In light of the devastation in Oklahoma, just a brief note to send our condolences to those affected by the deadly tornado.
According to the CBC report, the 320 km/h winds levelled many homes and two elementary schools, giving students and staff just minutes to take shelter. The current death toll is 24, with seven children among the fatalities.
“I tried to hold on to the wall to keep myself safe because I didn’t want to fly away in the tornado,” said a young boy.
“We could hear every bit of it. It was scary,” said a young girl. “After [the tornado] went past, I could see the debris flying over, and it sounded like a train.”
While crews continue with search and rescue operations in what is being dubbed one of America's worst tornadoes, here is the easiest way you can help relief efforts just by picking up your cell phone and firing off a text:
Though I'm usually the first one to stand up and defend a touch of helicopter parenting, this latest story—about a bullied 11-year-old girl's mom accompanying her between classes—has even me scratching my head. Toronto mom Jill Trahan-Hardy decided that if Earl Haig Public School couldn't protect her daughter Harley, then she'd have to step in and assume the role of pseudo-bodyguard.
According to an article in the Huffington Post, Trahan-Hardy went through the motions of complaining to her daughter's school about bullying that was occurring in hallways, breaks and lunch. However, the only 'solutions' the school offered Harley were "eat lunch in an office or to change schools"—options which her mother felt punished her daughter.
She pulled Harley out of school, and only allowing her to return school after it agreed her mother could chaperone her during peak bullying times. “It’s ridiculous that I have to do this,” said Trahan-Hardy. “Hopefully this doesn’t have to go on for the rest of the school year, but if it does, I’ll be here.”
Indeed, ridiculous. But it's a measure the Toronto Public School District views as decidedly temporary. Spokesperson Ryan Bird was dubious that Trahan-Hardy would continue escorting her daughter for long. "If there are any concerns moving forward, the school will have a conversation with those involved," Bird said.
Many fear that Trahan-Hardy is going about the issue all wrong, sending out the signal that the school is not equipped to manage or discipline its students. If anything, accompanying Harley may only intensify bullying, providing her tormentors with more ammunition to tease and ridicule her. Clearly Trahan-Hardy hasn't read this.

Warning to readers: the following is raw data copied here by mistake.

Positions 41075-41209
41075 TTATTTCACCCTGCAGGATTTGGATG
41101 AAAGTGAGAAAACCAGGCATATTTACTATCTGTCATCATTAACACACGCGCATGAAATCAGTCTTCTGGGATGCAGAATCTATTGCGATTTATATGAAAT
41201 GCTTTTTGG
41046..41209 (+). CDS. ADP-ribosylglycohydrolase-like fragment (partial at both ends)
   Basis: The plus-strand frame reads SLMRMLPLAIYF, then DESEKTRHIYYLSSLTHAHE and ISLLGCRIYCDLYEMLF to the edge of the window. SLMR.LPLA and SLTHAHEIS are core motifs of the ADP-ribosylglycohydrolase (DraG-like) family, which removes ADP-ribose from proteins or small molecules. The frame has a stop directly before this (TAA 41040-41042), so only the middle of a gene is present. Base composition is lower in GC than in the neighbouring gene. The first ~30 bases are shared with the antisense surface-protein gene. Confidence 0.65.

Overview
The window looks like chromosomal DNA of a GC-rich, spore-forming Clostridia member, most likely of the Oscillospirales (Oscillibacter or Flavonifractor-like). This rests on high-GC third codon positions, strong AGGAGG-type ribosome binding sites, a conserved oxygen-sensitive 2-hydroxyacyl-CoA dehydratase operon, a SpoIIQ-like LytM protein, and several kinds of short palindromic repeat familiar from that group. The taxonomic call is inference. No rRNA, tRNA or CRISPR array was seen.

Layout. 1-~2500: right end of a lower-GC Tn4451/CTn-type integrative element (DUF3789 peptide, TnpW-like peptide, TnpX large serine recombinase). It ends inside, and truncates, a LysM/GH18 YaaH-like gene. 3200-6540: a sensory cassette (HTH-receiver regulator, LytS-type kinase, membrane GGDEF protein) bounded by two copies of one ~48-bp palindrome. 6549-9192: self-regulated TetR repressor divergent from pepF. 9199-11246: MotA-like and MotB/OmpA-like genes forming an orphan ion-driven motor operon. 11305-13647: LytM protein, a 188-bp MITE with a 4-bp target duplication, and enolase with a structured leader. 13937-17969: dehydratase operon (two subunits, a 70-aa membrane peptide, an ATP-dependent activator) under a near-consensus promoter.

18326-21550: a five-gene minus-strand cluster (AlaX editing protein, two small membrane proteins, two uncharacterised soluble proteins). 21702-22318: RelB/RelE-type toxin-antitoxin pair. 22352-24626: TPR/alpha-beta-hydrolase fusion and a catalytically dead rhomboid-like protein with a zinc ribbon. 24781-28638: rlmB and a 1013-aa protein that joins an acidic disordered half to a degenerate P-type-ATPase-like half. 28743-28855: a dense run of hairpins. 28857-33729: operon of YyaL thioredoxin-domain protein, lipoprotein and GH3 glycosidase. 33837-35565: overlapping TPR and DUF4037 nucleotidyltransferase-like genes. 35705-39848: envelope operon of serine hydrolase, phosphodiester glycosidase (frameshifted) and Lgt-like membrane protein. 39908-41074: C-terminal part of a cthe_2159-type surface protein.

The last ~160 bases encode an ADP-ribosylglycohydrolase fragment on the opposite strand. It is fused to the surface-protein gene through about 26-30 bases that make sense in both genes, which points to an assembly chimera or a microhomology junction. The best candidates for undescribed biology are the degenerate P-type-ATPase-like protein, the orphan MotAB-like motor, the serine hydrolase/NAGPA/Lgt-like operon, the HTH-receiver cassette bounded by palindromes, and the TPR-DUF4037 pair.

Still, Trahan-Hardy stands by her decision. Obviously seeing the school fail to react adequately, the mama bear instinct kicks in. "You do what you have to do to protect your child," she said. "If I had to go further, I would’ve gone further. And I'll do anything I have to do to make sure my child's safe."
As for Harley, she admits hanging out with mom at school feels "weird" but "safe."
If you've heard of the hacker group Anonymous, you'll know it's notorious for backing the underdog and getting involved in the most unlikely controversies. So it should come as little surprise that they have taken to backing Kaitlyn Hunt, the Florida high school student convicted for dating a 15-year-old fellow student.
According to an article in Mother Jones, the consensual same-sex relationship began when she was 17 and the girl was just 14. But when she turned 18, the girl's parents had Hunt arrested and charged with "sexual battery on a person 12-16 years old." To make matters worse, she was kicked off the basketball team and later expelled from school.
She can either go to trial or admit her felony and be placed under house arrest for two years, with the sex charge appearing on her record.
No sooner has Hunt's family pleaded for justice, than the international "hacker collective" known as Anonymous rose to the challenge. In addition to launching the Twitter hashtag #OPJustice4Kaitlyn, Anon issued a press release with the truly priceless opening line: "Greetings, bigots."
Though the case reads like a sexual witch hunt, County Sheriff Deryle Loar maintains there is no double standard going on: "If this was an 18-year-old male and a 14-year-old girl," he said, "it would be prosecuted in the same way."
Hm, maybe, maybe not. Presumably the girl's parents knew of the relationship while both girls were minors. They plainly disapproved even though the relationship was consensual.
Though mired in mystery, Anonymous apparently has a "significant" gay membership and "an extreme commitment to free speech," according to Gabriella Coleman, a McGill University anthropologist currently writing a book about the group.
While the Sheriff's office may never have heard of Anonymous before now, you get the sense that they will feel its wrath sooner rather than later. Already the group has a petition of some 200,000 names in the works that will see many of the authorities involved in the case given the sack.
"That petition will be delivered by hundreds of men and women, holding signs or wearing masks, yelling into megaphones and getting all up in your business, right on your doorstep," read Anonymous' press release. "We can afford to stand there for some time, because, LOL, there are a million more of us than there are of you."
What do you make of this case?